The ‘highlights’ section of the fair focuses on galleries that have been invited from abroad, with a special focus on Los Angeles galleries (but also from Oslo, New York, Copenhagen among other places). Los Angeles’ O-O LA gallery was doing especially well on Thursday night, selling small works by 650 artists, for only 30 euros each, which they were rotating on the stand’s shelves.
On the first floor, you will find the ‘tributes’ (to Mytaras, Kounellis), plus the ‘Survey’ section which pays tribute to the history of Art Athina. The latter brings together some of the pivotal works that have been shown at the fair, such as Maria Papadimitriou’s ‘Just What is it that Makes Today’s Masterpieces So Different, So Appealing, So Big?’, which was shown at the first Art Athina, in 1993. A kid’s cat drawing workshop, publications, the ‘Design’ section and more can also be found nearby. You can pick up an arty T-shirt for 30 euros, designed by the Greco-Parisian brand ‘Pressure’, or an arty watch for 300 euros, all the way from New York’s Art Watch Gallery.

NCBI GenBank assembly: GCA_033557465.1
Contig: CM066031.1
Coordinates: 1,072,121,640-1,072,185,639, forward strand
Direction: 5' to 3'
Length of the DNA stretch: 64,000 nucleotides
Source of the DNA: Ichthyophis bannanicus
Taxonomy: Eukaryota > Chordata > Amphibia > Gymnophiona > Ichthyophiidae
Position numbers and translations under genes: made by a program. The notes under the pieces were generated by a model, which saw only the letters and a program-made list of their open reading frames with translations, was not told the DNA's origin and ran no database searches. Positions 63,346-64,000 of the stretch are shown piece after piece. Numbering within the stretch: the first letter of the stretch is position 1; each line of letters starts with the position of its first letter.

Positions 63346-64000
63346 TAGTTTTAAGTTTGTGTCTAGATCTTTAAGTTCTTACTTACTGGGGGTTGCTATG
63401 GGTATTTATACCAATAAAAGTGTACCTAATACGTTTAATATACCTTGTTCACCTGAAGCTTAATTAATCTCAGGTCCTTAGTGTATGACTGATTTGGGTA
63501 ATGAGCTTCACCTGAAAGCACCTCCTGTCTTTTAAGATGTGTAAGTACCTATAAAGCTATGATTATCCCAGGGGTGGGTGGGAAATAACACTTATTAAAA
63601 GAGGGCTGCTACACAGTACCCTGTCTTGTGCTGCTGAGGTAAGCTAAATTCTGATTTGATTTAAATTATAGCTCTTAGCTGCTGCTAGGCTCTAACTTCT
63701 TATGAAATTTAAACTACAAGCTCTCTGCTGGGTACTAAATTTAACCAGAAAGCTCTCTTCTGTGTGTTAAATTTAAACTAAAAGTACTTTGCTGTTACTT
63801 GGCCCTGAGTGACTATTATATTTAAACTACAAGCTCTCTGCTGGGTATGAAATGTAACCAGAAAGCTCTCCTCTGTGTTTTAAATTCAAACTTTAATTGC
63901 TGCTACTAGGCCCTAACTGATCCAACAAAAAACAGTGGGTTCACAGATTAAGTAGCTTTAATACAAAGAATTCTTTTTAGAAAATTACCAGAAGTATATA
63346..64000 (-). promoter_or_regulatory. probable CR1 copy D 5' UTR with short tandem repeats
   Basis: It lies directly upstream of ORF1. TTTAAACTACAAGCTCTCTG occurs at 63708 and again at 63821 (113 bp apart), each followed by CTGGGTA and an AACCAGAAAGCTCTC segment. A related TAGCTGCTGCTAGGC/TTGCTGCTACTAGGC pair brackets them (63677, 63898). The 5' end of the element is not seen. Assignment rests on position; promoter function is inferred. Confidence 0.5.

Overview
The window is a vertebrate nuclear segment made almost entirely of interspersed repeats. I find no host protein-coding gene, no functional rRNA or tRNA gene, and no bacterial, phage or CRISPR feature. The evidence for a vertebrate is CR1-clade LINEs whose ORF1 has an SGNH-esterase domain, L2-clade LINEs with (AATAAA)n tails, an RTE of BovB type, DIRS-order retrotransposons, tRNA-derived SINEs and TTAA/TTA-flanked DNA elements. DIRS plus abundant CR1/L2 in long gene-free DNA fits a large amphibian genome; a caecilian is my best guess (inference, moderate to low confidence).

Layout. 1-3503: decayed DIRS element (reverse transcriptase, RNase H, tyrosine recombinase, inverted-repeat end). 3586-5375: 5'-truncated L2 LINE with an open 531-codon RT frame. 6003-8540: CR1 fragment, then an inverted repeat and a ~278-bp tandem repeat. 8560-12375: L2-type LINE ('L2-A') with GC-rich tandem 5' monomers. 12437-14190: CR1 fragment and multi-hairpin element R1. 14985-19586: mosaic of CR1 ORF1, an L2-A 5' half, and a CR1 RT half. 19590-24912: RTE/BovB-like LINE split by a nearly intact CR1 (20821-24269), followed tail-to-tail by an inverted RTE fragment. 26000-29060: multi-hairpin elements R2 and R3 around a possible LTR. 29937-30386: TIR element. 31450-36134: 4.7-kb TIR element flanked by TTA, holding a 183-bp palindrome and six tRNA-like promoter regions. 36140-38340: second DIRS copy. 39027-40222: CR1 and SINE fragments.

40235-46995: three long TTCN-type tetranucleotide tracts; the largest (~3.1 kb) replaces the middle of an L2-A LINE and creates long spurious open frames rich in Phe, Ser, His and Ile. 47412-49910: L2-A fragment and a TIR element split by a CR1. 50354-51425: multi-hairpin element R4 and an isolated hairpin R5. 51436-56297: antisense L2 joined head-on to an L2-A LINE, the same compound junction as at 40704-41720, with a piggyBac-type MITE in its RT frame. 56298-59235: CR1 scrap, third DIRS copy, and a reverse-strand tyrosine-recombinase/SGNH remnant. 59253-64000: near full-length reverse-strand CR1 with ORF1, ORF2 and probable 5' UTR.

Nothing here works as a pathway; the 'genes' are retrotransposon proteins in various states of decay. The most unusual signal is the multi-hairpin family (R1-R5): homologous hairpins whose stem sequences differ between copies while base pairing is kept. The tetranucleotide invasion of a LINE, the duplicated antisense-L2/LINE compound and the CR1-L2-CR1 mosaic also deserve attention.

This year the Zoumboulakis Gallery is participating for the first time (in the ‘Design’ section), while the Eleni Koroneou Gallery has returned to the fair. Gallerist Eleni Koroneou spoke to ‘Art Scene Athens’ about the plight of contemporary Greek art today, claiming that “It’s difficult for Greek artists at the moment based in Greece, because there is no support from the public or anywhere else etc. and the middle class isn’t buying art anymore. The only solution is for artists to exhibit abroad.” Does anyone buy art in Greece? “Very few”, she replies.
Did documenta 14 help the Greek art scene? Were there more visitors in the gallery? Koroneou’s answer isn’t affirmative: “Quite the opposite, because documenta considered that galleries were profit-making spaces or businesses, and it only collaborated with non-profit spaces. So people were visiting documenta venues, but not the galleries. So, I would say that documenta didn’t include the whole of the Greek art scene.”